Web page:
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Murder Hornets are Coming (But Probably Not for You)

These invasive insects can be up to two inches in size, with a giant stinger to match.
These invasive insects can be up to two inches in size, with a giant stinger to match. (Washington State Department of Agriculture/)

This article was originally published on Popular Science.

Unless you live under a rock, you’ve probably heard the term “murder hornet” sometime over the past few days. And while it might feel like they’re the next harbingers of the apocalypse, these freaky insects should probably be on the lower end of your ever-growing list of worries—even if you are a bee-lover.

The United States isn’t truly being invaded by bloodthirsty super wasps. But it’s still best to not go chasing after them on your own. Here’s what you should know about the ominous-sounding interlopers.

The ‘murder hornet’ is actually an Asian giant hornet

The Asian giant hornet, otherwise known as Vespa mandarinia, is indeed a giant bug—some reach lengths of nearly two inches. For reference, your average honeybee is a bit over half an inch long.

Some of that impressive length comes from the hornet’s stinger, which can clock in at about a quarter of an inch long. That appendage can pack a serious punch, poking through beekeeping protective wear and reportedly feeling like hot metal driving into your skin, according to the New York Times.

These stings give the Asian giant hornet its notorious reputation and brutal nickname. The Times estimates the bugs kill around 50 people yearly in their native homeland of Japan.

“It only takes a few angry hornets to inject a large amount of venom,” says Todd Murray, a Washington State University entomologist.

The hornets likely hitchhiked on a cargo ship from Asia to the Pacific Northwest, but it’s possible someone brought them stateside to cultivate as a food source. In Asia, they are sometimes eaten or used as a nutritional supplement, says Murray.

But before we duck and cover from the giant yellow and black insects, it’s important to know that these invasive little nightmares are kind of old news: they were first spotted in Washington back in December.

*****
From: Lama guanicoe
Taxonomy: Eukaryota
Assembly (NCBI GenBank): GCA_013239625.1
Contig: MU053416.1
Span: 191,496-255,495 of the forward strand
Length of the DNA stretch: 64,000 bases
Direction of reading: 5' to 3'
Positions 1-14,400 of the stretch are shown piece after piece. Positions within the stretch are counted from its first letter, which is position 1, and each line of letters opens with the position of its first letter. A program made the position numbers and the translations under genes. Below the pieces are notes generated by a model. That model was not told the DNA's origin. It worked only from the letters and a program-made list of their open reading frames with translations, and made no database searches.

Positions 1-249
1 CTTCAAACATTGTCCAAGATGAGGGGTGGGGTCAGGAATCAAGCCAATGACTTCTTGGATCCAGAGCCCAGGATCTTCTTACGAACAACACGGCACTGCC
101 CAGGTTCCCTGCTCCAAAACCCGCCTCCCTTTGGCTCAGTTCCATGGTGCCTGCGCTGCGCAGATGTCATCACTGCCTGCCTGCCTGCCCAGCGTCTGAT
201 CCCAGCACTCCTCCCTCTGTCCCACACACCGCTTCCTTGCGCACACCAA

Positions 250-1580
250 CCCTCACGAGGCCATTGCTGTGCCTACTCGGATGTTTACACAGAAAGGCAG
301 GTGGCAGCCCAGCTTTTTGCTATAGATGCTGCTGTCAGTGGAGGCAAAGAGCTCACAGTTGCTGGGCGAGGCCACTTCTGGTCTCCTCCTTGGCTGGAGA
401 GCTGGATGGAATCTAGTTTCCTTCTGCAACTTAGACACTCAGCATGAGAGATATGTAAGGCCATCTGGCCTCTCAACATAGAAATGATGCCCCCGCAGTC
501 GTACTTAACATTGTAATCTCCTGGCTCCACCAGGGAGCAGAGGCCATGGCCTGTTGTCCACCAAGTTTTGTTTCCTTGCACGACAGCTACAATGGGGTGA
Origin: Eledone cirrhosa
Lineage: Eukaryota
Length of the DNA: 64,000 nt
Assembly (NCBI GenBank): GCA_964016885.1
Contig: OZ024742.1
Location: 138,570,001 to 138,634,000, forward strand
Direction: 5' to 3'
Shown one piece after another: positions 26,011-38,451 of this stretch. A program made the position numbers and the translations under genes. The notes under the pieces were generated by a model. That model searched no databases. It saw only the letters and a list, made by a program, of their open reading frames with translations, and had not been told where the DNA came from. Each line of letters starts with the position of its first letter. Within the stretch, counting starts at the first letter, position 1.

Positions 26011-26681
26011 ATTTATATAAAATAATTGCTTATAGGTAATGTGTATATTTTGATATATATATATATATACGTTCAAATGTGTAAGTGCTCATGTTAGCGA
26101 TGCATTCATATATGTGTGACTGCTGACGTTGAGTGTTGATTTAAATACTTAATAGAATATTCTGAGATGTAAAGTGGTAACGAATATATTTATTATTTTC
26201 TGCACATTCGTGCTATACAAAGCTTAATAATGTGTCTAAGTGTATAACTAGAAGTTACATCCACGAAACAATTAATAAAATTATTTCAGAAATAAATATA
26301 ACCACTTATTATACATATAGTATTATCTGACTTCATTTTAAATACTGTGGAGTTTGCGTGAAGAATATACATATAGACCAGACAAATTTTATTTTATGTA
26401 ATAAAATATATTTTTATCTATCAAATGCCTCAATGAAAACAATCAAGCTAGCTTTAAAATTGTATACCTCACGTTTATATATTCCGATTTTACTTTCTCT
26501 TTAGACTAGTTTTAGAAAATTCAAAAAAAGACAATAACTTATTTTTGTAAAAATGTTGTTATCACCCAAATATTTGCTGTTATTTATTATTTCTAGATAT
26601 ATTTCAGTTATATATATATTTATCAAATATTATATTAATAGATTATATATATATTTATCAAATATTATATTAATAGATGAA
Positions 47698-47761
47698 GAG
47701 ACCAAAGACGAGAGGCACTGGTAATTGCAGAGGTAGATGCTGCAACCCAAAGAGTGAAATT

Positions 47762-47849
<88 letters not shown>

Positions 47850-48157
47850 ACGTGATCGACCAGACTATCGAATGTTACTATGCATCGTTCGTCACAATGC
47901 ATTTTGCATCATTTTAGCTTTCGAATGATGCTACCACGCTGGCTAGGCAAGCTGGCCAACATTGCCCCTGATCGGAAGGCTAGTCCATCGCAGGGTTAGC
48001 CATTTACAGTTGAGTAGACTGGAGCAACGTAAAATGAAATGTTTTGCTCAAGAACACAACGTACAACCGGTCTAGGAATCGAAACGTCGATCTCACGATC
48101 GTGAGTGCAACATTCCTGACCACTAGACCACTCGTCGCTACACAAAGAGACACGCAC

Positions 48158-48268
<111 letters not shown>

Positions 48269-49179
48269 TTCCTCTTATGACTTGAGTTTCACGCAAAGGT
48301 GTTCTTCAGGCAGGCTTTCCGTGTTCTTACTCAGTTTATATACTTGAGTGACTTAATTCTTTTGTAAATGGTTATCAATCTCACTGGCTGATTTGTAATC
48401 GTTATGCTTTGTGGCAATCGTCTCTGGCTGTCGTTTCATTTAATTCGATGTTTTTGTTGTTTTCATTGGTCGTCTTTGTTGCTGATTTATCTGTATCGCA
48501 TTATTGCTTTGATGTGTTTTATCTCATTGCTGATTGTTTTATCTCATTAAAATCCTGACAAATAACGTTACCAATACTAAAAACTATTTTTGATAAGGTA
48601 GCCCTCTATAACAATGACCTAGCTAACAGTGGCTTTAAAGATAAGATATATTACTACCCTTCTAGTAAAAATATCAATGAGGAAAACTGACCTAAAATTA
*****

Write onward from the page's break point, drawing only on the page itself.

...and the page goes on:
“That colony was destroyed, and that was months ago,” said Lynn Kimsey, an entomologist specializing in wasps at UC Davis.

Not to mention, these bugs aren’t inherently more murderous or terrifying than ones already common on our soil. You don’t want to be stung by any wasp, bee, or hornet. Those stinging winged animals we already have cause around 62 deaths each year in the US, and that’s without the help of the murder hornet. We also have plenty of insects with stings that are equally nasty, if not even worse.

As scary as the hornet sounds, Murray adds, they just aren’t that fond of hunting down humans to kill with their venomous pokers. Honeybees are their targets of choice.

Murder hornets are a threat to honeybees—but don’t freak out yet.

You’ve probably seen a couple devastating photos of dead honeybees, decapitated by swarms of murder hornets. Yes, this is terrible, and they really are a serious honeybee predator, Kimsey says.

These hornets will essentially take over a bee colony, she says, and murder the residents to feed their own offspring. It’s no secret that honeybee populations are already on the decline, are put in harm’s way thanks to certain pesticides, and are necessary to keep our agricultural systems alive. The hornets are also known to target other native pollinating bee species.

“If this particular [hornet] did get established in California, it could devastate the beekeeping industry,” Kimsey says.

But some bees are known to fight back—viciously. One natural defense that some Asian bees have is called “heat balling.” When confronted with a hornet threat, the bees swarm around the attacker and move their flight muscles rapidly. The resulting friction heats up the air around the hornet and overwhelms them with carbon dioxide.

While the hornets can dish out a pretty gruesome end to the bees, they can be served one right back by their own prey. But our native honeybees aren’t prepared for these hornets, and can’t necessarily cook or choke their enemies to death. That makes them more susceptible to predation.

So, are the murder hornets taking over?

Should our nightmares be laced with the idea of giant hornets swarming at us from every angle, murdering us and taking all we hold dear? Luckily, Murray says, only a few people in Washington have spotted the hornets, so even if there is a population of them in the US, it’s likely quite small. And if you’re a reader (or a honeybee) outside of Washington, you can take a deep breath.

“If there is a population establishing here in the Pacific Northwest,” he says, “our hope is that we’ve detected it early enough so that it doesn’t spread anywhere else.”

Just because he’s hopeful doesn’t mean that we should all stop paying attention to the animals around us. If you see an ungodly-large hornet just floating about your garden—or any creature that doesn’t seem quite right—you should take a picture and let your local department of agriculture know, just in case it’s not supposed to be there. After all, these bugs start to reemerge in the spring, so any hornets that have made Washington their home will be out and about starting now.

And whatever you do, please don’t try to catch or interact with a hornet, giant or otherwise. Even a sting from a smaller insect isn’t likely to feel too pleasant, and about one in 20 Americans are allergic to insect stings. While this invasive species may not be a sign of the end times, it’s still not a bug you want to mess with.


© OutdoorLife

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